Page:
Author(s): Will H, Atkinson SJ, Butler GS, Smith B, Murphy G
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Abstract It has been proposed that the cell-mediated activation of progelatinase A requires binding of the C-terminal domain of the proenzyme to a membrane-associated complex of the membrane type matrix metalloproteinase MT1-MMP and TIMP-2. Subsequent sequential proteolysis of the propeptide by MT1-MMP and gelatinase A is thought to generate the active form of gelatinase A. We have prepared the proform of the catalytic domain of the MT1-MMP and demonstrated that this may be activated in vitro by trypsin proteolysis to yield a functional proteinase capable of cleaving typical metalloproteinase peptide substrates, gelatin and casein. The active catalytic domain of MT1-MMP was also shown to activate progelatinase A to a fully active form. Using the inactive mutant pro-E375A gelatinase A, we dissected the propeptide processing events that occur. MT1-MMP cleaves the propeptide at the sequence Asn37-Leu38 only. Further cleavage of the mutant enzyme propeptide at Asn80-Tyr81, equivalent to that of the active wild type gelatinase A, could only be effected by addition of gelatinase A to the system. TIMP-1 was essentially unable to prevent MT1-MMP processing of wild type or E375A progelatinase A, whereas TIMP-2 and TIMP-3 were good inhibitors of these events. Analysis of the rate of binding of TIMPs to the catalytic domain of MT1-MMP using kinetic methods showed that TIMP-1 is an extremely poor inhibitor of MT1-MMP. In comparison, TIMP-2 and TIMP-3 are excellent inhibitors, binding more rapidly to the catalytic domain of MT1-MMP than to the catalytic domain of gelatinase A. These data demonstrate the basic mechanism of MT1-MMP action on progelatinase A and the reason for the lack of inhibition by TIMP-1 previously demonstrated in cell-based activation studies.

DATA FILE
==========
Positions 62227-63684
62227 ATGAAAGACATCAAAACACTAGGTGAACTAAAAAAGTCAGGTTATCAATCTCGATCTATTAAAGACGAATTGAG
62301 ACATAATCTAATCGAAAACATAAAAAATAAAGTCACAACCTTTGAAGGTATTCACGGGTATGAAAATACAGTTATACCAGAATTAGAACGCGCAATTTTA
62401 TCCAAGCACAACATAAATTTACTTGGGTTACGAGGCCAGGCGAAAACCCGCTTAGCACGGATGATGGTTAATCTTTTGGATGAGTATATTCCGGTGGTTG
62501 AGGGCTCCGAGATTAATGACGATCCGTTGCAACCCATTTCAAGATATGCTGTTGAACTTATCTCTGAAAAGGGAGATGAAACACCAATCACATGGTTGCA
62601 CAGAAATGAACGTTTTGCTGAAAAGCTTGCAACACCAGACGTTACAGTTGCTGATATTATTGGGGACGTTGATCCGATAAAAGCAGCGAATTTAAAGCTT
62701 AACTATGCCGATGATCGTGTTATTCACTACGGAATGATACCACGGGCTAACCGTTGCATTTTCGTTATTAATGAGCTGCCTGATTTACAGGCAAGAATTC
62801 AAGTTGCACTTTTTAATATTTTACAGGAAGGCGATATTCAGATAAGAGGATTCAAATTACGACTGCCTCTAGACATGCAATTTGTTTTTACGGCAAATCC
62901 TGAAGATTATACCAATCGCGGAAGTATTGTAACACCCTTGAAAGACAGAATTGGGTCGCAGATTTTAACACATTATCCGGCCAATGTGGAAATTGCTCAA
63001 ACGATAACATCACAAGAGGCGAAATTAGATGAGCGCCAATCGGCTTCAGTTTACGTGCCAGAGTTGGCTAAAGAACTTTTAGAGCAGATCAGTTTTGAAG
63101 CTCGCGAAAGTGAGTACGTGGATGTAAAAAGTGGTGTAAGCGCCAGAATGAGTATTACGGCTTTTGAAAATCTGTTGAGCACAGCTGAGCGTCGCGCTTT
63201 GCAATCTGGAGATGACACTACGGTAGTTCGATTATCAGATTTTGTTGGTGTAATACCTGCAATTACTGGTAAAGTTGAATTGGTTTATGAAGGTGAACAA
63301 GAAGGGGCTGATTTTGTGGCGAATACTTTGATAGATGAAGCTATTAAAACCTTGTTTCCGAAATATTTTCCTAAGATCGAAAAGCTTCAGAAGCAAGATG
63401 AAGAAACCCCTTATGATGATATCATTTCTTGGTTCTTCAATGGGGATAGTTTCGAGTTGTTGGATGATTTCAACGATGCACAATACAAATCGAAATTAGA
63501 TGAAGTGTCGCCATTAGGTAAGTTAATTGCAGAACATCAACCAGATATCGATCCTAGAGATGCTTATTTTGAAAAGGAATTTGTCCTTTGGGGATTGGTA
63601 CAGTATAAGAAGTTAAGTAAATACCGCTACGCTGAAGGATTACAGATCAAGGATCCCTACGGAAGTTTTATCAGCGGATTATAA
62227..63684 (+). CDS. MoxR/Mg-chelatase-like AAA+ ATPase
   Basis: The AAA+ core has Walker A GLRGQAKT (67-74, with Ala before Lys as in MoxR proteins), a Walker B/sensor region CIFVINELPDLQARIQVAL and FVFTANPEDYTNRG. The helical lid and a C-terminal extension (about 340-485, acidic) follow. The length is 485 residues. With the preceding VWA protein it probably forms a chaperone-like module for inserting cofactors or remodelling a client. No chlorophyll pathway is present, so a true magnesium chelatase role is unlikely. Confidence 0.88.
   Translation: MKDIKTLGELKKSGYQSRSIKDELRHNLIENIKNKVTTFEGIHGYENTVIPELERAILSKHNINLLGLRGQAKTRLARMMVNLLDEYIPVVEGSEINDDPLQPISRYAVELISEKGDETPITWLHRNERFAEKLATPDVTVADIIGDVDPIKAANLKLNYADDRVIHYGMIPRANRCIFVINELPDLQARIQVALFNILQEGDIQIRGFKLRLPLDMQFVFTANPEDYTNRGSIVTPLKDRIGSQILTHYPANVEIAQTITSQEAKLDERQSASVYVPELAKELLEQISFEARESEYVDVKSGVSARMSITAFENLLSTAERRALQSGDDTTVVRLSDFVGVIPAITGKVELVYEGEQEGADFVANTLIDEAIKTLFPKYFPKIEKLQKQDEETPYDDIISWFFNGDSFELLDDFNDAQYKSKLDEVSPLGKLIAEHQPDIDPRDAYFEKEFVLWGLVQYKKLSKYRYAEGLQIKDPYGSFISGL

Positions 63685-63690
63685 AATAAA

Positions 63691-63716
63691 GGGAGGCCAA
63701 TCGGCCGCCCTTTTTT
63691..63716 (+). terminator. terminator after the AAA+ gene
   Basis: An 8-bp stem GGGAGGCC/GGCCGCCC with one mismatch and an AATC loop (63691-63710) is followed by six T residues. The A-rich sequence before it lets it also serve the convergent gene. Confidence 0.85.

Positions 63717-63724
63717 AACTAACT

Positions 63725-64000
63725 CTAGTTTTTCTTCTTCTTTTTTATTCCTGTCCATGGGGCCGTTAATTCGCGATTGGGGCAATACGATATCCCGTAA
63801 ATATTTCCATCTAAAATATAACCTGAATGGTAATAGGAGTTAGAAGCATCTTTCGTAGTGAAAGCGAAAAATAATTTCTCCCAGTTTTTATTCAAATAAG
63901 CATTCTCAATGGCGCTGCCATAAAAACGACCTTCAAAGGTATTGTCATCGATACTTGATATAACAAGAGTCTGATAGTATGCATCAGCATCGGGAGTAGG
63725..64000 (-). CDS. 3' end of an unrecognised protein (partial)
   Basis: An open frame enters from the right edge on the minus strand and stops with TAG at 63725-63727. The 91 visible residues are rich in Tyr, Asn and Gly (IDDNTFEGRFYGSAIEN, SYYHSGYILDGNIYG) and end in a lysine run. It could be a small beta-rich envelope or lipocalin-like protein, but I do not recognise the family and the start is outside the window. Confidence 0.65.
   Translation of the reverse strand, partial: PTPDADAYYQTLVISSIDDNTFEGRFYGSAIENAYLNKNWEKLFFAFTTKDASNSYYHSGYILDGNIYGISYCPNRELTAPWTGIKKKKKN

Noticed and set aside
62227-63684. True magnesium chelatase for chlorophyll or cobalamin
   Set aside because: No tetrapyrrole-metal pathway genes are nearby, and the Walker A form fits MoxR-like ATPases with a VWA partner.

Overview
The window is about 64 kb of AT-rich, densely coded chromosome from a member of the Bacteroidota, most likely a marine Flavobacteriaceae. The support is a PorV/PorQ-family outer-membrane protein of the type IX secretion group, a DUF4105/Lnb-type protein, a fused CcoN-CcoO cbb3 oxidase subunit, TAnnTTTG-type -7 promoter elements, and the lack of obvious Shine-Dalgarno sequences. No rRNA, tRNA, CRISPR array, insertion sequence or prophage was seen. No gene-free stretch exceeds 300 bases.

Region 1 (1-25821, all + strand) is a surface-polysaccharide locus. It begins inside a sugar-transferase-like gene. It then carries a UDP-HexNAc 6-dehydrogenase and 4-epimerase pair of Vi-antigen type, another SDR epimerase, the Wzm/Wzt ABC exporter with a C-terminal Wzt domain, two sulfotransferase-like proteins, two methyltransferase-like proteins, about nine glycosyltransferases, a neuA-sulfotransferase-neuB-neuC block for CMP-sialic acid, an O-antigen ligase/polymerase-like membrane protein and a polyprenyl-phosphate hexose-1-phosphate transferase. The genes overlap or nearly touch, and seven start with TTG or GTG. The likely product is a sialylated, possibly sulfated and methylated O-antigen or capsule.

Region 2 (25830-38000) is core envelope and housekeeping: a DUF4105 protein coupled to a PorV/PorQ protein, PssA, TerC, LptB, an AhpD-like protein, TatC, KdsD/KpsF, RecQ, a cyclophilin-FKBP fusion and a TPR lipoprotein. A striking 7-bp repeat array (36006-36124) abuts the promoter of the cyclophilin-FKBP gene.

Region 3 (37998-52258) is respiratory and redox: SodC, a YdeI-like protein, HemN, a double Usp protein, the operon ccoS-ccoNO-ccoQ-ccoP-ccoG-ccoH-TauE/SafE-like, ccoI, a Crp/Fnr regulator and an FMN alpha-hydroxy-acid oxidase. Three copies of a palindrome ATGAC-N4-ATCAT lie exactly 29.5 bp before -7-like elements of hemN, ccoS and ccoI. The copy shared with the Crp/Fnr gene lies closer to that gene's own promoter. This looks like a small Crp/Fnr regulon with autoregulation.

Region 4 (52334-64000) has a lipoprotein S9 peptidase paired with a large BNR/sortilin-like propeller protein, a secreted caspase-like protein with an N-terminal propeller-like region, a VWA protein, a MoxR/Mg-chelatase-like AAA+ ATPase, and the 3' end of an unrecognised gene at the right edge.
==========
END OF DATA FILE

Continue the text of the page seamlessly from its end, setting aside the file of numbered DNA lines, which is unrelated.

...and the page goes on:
This article was published in J Biol Chem
and referenced in Journal of Clinical & Experimental Cardiology